The BEAD program has multiple layers of complexity. First, the amount of money that will be allocated to each state will depend on how many unserved locations exist in each state pursuant to the new FCC mapping fabric. At some point in the mapping process, NTIA and the FCC will jointly determine that the data is ready for the allocation process to commence. The timing of this “Allocation Date” is unknown. However, it is expected to be after the first challenge process is complete in roughly the late spring of 2023. 

The “Allocation Date” is also the trigger for the states to begin their process of submitting plans to the NTIA in order to receive funding. Here is a high-level overview of the State planning processes.

  • Action Plan. States that request planning money from NTIA must submit a five-year Action Plan 270 days after receipt of the funds. This process will take place first and before the Allocation Date. States are expected to receive planning money ($5 million per state) in September 2022.
  • Initial Proposal. All states must prepare and submit an initial Proposal to NTIA after the Allocation Date occurs. States have six months to complete the Initial Proposal. Once it is submitted to NTIA, the Initial Proposal will be published for a public review and challenge process. Once NTIA approves a state’s Initial Proposal – NTIA will release 20 percent of the funding that is allocated to that State.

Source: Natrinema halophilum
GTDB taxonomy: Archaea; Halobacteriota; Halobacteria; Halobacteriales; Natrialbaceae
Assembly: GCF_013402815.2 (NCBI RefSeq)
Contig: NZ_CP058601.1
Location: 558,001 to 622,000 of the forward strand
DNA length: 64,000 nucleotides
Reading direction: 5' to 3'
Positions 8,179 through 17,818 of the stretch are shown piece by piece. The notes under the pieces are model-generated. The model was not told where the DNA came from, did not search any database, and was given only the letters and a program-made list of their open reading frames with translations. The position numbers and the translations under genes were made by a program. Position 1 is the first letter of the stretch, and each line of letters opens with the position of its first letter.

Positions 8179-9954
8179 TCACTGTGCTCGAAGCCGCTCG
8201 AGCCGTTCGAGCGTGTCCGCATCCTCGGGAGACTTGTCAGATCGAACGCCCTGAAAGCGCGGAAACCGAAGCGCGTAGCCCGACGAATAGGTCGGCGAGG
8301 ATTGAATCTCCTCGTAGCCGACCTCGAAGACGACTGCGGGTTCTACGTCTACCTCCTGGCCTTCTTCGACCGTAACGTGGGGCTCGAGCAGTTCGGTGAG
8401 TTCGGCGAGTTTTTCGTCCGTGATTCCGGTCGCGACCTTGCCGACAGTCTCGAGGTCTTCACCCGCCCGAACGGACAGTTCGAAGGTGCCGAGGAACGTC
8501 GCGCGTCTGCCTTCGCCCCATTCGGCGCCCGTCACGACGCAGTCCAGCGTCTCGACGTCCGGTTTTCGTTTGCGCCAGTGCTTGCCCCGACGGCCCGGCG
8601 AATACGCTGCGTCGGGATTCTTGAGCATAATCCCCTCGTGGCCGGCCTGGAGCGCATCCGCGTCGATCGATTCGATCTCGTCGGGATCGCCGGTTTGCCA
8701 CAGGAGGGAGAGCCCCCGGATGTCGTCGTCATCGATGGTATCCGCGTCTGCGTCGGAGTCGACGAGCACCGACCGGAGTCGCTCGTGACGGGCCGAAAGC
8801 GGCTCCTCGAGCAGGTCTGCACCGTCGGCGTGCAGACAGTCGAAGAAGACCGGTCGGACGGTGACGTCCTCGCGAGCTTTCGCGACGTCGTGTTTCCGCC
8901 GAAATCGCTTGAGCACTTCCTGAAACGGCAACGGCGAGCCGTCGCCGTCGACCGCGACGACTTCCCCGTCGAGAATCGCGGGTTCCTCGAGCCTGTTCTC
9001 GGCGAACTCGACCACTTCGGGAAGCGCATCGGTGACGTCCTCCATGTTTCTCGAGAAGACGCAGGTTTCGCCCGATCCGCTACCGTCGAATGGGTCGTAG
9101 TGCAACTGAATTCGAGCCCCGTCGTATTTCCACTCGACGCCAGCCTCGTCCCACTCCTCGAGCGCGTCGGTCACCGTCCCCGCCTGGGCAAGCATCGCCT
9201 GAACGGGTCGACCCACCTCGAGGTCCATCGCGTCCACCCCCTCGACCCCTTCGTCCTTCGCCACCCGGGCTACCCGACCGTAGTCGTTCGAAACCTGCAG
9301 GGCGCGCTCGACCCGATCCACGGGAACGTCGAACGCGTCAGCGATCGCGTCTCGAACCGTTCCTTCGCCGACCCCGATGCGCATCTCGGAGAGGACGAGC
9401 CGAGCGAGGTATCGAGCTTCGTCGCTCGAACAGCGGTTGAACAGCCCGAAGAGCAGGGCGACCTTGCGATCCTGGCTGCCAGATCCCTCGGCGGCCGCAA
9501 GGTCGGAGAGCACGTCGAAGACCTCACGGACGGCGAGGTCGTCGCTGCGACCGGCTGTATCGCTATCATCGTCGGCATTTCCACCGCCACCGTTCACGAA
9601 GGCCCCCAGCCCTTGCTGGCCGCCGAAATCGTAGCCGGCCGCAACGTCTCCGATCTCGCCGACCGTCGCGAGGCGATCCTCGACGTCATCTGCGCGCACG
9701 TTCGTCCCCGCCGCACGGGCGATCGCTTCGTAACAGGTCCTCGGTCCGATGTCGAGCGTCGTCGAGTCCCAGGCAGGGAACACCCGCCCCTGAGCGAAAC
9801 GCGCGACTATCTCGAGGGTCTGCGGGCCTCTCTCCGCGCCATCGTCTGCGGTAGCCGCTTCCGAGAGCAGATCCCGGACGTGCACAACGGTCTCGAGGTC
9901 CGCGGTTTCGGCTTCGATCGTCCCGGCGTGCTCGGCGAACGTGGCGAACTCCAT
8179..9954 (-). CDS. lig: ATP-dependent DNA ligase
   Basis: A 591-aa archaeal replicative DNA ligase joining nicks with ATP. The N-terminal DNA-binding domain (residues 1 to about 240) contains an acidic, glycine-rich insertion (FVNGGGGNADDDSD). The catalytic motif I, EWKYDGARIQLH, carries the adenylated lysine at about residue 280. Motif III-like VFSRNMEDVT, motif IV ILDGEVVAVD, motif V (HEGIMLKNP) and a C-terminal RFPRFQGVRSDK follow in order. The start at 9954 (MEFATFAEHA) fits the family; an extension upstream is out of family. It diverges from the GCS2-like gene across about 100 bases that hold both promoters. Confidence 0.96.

• Final Proposal. States have a year to prepare and submit a Final Proposal. Once a state’s Final proposal is approved, NTIA will release the remaining 80 percent of the funding to that state.

Note: Any delays to the publication of the new fabric and/or the delays with the challenge process will push the Allocation Date back even further. Additionally, the BEAD program carries significant requirements for the states and for subrecipients/applicants. Link to additional information here:  Broadband Equity, Access, and Deployment (BEAD) Program | BroadbandUSA (doc.gov)

Treasury Programs

American Rescue Plan Act (ARPA) - $20 billion  

Over $350 billion of funding was pushed out to the states in 2021. Broadband infrastructure investment is an allowable purpose of these funds. Almost $20 billion of these funds are being used by localities for broadband projects and by states to fund state-run broadband grant programs. These programs are ongoing. 

Capital Projects Fund (CPF) - $10 billion  

Funded by the American Rescue Plan Act, CPF allocates $10 billion by a formula allocation to the states for projects related to the pandemic response. A key focus of the program is on broadband infrastructure, but funds can also be utilized for other broadband purposes. Treasury must approve a state’s plan before releasing CPF funds to that state. All state plans must be submitted to Treasury by September 24, 2002. Link to additional information here: Capital Projects Fund | U.S. Department of the Treasury

USDA Programs

ReConnect Round 4 - $1.15 billion

The Rural Development Broadband Reconnect Program is directly administered by USDA. The program has different combinations of grants and grant/loans available. ReConnect Round 4 will begin accepting applications on September 6, 2022, with all applications due by November 2, 2022. Future rounds of ReConnect are dependent on funding availability. Link to additional information here: Biden-Harris Administration to Begin Accepting Applications on September 6 for USDA ReConnect Program Round 4 Funding | USDA